Silica particles were partially coated with silver, and a suitable chromophore, such that they could be trapped within an optical tweezers system and simultaneously be excited to emit a surface–enhanced resonance Raman scattering (SERRS) spectrum. A standard 1064 nm TEM00 mode laser was used to trap the bead whilst a frequency doubling crystal inserted into the beam gave several microwatts of 532 nm co-linear light to excite the SERRS emission. The configuration has clear applications in providing apparatus that can manipulate a particle whilst simultaneously obtaining surface sensitive sensory information.
© 2005 Optical Society of America
Optical tweezers were first demonstrated in 1986 by Ashkin et al.  and they are now routinely used to trap and manipulate micron-sized particles using a single laser beam. The trapping mechanism relies upon the extremely high electric field gradient produced near the beam waist of a tightly focused laser beam which draws a dielectric object towards the region of highest light intensity i.e. the beam focus. For micron sized particles, a few milliwatts of focused laser light creates a gradient force sufficient to overcome both the scattering and gravitational forces, thus creating a stable 3D optical trap. Optical tweezers are a powerful tool in biosciences since biological objects are easily trapped and the trapping mechanisms for a transparent, dielectric particle apply [2, 3]. The trapping prevents the particles from drifting out of the laser beam due to Brownian motion and also permits one particle to be studied at a time rather than an average signal from numerous species.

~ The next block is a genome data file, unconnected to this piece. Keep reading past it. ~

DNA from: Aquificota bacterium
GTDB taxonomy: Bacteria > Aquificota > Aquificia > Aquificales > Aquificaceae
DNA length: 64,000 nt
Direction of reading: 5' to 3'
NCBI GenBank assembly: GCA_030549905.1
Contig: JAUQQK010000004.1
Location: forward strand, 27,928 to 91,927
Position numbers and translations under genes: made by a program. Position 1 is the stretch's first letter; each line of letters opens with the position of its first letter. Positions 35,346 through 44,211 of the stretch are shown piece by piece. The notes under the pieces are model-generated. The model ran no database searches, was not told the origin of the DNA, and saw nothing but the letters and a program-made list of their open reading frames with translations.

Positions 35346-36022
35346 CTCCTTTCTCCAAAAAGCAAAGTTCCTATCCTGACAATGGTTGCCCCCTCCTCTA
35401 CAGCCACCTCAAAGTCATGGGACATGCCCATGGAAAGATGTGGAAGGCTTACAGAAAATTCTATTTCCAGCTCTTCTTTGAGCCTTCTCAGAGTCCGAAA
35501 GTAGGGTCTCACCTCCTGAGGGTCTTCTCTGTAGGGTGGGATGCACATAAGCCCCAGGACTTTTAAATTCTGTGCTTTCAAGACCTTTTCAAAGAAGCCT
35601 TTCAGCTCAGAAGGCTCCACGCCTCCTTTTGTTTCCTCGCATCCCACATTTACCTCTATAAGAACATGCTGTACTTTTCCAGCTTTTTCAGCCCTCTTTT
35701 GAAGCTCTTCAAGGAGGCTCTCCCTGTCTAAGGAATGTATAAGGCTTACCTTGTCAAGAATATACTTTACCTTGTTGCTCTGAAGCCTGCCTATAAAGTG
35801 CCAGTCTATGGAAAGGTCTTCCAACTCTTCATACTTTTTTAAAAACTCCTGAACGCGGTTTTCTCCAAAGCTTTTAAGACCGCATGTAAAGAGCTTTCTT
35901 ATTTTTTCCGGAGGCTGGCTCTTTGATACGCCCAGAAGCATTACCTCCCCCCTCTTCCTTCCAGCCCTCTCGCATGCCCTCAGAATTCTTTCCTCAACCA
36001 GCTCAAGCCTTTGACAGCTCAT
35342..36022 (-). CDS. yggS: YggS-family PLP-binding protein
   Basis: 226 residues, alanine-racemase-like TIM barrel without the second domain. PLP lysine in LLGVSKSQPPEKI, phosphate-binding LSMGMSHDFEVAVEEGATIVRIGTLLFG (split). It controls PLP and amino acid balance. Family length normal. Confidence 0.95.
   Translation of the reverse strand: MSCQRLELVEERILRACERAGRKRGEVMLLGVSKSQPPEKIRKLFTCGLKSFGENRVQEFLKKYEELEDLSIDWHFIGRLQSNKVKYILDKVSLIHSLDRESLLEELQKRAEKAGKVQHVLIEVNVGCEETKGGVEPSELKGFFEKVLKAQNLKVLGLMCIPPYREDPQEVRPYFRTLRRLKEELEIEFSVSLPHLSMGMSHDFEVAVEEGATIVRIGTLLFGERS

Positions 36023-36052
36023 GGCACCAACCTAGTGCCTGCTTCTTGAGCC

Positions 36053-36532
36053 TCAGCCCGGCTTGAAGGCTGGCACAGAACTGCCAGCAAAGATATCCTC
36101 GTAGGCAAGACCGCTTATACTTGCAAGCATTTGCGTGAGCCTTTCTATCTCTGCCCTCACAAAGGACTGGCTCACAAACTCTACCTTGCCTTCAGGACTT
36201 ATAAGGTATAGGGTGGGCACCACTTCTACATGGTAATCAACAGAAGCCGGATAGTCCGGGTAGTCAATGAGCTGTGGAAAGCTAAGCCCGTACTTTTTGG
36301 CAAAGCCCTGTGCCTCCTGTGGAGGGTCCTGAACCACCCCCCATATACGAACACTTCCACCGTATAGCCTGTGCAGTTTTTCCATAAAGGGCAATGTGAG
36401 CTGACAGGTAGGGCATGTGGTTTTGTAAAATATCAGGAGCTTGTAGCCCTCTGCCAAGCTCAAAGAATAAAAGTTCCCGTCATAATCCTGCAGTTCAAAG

Previously, standard Raman spectroscopy and optical tweezers were combined with a near infrared trapping laser as the excitation source to study living biological cells . However, only about one in a million photons is Raman scattered so the resulting spectral emission is weak, and consequently long acquisition times are required, potentially resulting in radiation damage to the sample. Optical tweezers have also been incorporated within a confocal microscope to study resonance Raman (RR) of biological cells . In this example an infrared (830 nm) tweezing laser was combined with a confocal microscope incorporating an Argon/Krypton laser to produce the excitation wavelengths necessary to excite the resonance Raman response. However, this required a dual system comprising an optical tweezers and a confocal microscope, which separated the optical paths of the trapping and excitation lasers below and above the sample.